To the majority of the handicappers (as well as to those in the betting lines) the race shaped up as a personal duel between Gallant Man and Bold Ruler for top honors in their own generation as well as for a firm hold on the title of Horse of the Year.

Johnny Nerud, the dapper sportcapped trainer of Gallant Man, was frightened of only one horse. "I honestly believe," he said before post time, "that up to a mile and a quarter Bold Ruler is the best horse in the country. Beyond a mile and a quarter my horse is the best. But at a mile and a quarter it's a tossup." Bold Ruler's board of strategy had a split verdict. Trainer Sunny Jim Fitzsimmons said confidently, "Gallant Man is a nice little colt—a typical distance horse from a mile and a quarter on. But I think we'll win this one." Then he added the only note of caution of the day. "But remember that Dedicate isn't exactly a buggy horse. He's got some pretty good run in him." Willie Shoemaker was positive he was on the best horse. Arcaro hesitated on only one point: "The only question in my mind is can Bold Ruler go that far. The way he finished his last mile [in 1:35] makes me think he just has to be able to get the extra distance."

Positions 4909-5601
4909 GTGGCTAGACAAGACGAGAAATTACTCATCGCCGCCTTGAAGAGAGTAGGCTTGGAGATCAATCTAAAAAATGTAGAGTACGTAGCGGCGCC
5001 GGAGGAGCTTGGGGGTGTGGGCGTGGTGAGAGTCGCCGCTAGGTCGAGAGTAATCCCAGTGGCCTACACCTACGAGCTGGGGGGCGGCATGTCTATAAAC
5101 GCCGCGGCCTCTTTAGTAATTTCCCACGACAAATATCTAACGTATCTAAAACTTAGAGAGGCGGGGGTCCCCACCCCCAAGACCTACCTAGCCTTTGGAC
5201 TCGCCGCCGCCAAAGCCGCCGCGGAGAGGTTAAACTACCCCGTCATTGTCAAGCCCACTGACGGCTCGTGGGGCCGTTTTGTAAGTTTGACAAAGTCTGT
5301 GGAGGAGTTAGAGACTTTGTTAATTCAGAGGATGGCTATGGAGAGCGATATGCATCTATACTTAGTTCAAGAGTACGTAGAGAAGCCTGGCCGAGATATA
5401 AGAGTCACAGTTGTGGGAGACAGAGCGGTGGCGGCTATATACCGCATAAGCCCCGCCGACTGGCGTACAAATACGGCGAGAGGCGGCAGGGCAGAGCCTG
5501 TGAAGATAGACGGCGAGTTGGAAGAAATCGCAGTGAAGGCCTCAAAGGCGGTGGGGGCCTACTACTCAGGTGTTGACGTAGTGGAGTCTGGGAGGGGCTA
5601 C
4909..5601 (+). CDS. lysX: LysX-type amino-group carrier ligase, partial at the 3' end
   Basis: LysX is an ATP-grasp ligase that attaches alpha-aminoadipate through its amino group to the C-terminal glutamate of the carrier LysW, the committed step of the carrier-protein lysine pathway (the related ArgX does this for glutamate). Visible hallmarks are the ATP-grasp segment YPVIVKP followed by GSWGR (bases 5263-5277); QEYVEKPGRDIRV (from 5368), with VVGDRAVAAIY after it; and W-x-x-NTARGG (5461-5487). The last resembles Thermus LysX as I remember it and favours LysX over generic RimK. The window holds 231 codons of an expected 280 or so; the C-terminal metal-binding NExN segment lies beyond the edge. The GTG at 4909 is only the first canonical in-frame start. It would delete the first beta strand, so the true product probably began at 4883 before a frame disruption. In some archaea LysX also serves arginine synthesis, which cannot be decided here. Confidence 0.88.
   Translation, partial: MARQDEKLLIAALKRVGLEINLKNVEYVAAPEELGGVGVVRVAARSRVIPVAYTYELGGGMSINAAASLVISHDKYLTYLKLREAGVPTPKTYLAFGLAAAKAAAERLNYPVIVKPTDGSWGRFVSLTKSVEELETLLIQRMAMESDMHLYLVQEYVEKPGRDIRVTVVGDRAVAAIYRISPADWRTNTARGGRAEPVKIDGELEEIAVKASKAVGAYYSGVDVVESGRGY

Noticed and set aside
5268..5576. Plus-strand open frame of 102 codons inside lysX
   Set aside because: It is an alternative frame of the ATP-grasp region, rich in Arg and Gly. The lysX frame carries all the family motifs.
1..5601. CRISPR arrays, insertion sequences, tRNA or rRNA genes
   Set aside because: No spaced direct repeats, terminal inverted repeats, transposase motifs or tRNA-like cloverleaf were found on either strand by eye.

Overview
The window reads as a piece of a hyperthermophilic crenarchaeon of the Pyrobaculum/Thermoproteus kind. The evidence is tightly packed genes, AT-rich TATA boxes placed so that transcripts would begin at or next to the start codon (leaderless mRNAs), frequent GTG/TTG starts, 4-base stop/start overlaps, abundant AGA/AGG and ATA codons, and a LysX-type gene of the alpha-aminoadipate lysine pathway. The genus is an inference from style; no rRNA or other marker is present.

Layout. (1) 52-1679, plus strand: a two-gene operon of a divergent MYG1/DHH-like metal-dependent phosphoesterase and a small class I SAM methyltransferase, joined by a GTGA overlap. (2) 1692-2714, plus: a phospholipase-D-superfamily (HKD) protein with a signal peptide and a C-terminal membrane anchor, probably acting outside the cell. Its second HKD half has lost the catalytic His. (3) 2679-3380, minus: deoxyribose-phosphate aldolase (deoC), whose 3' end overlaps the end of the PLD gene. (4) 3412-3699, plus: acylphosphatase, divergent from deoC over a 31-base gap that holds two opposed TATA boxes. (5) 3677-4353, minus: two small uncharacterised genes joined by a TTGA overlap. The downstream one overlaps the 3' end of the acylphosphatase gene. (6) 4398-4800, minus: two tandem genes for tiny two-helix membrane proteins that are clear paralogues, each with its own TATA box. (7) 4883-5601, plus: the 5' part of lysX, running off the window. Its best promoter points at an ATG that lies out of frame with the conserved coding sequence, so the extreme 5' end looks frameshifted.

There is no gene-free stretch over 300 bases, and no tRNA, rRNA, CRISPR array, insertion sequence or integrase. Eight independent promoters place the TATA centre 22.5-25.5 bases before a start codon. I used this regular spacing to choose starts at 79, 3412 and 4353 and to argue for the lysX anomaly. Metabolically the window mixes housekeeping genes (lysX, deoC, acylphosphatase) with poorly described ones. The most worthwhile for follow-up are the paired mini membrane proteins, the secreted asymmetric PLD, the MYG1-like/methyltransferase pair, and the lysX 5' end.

Dedicate's trainer, shrewd old Carey Winfrey (who is also Owner Jan Burke's stepfather), was saying nothing. He was just planning. And so was Willie (The Genius) Hartack. The plan, in effect, was simple, and it worked to perfection. "In the first place," said Willie, "I knew Reneged would set the pace and Bold Ruler would be up there pretty near him—but I also knew that neither of them would go no mile and a quarter. At least, I was pretty sure they wouldn't. We also figured the others would expect Dedicate to be up close to the pace, leaving Gallant Man to be by himself well off it for at least the first three-quarters of a mile. So we decided to pull a switch. Instead of moving along with Dedicate for the first part of it, I'd lay back—not with Gallant Man, but behind him, where I can see just what he's doing. So when he makes his move I'll move with him. Another important thing: I know that when Shoemaker makes his move he likes to go to the outside around the leaders. I've got to take a chance in this one, so I've got to hope I can get through on the inside on the last turn. If I can I'll have saved ground while Shoemaker goes around; I'll have more run left for the finish—and, besides, two other horses already won on the rail today, so that's the place for me."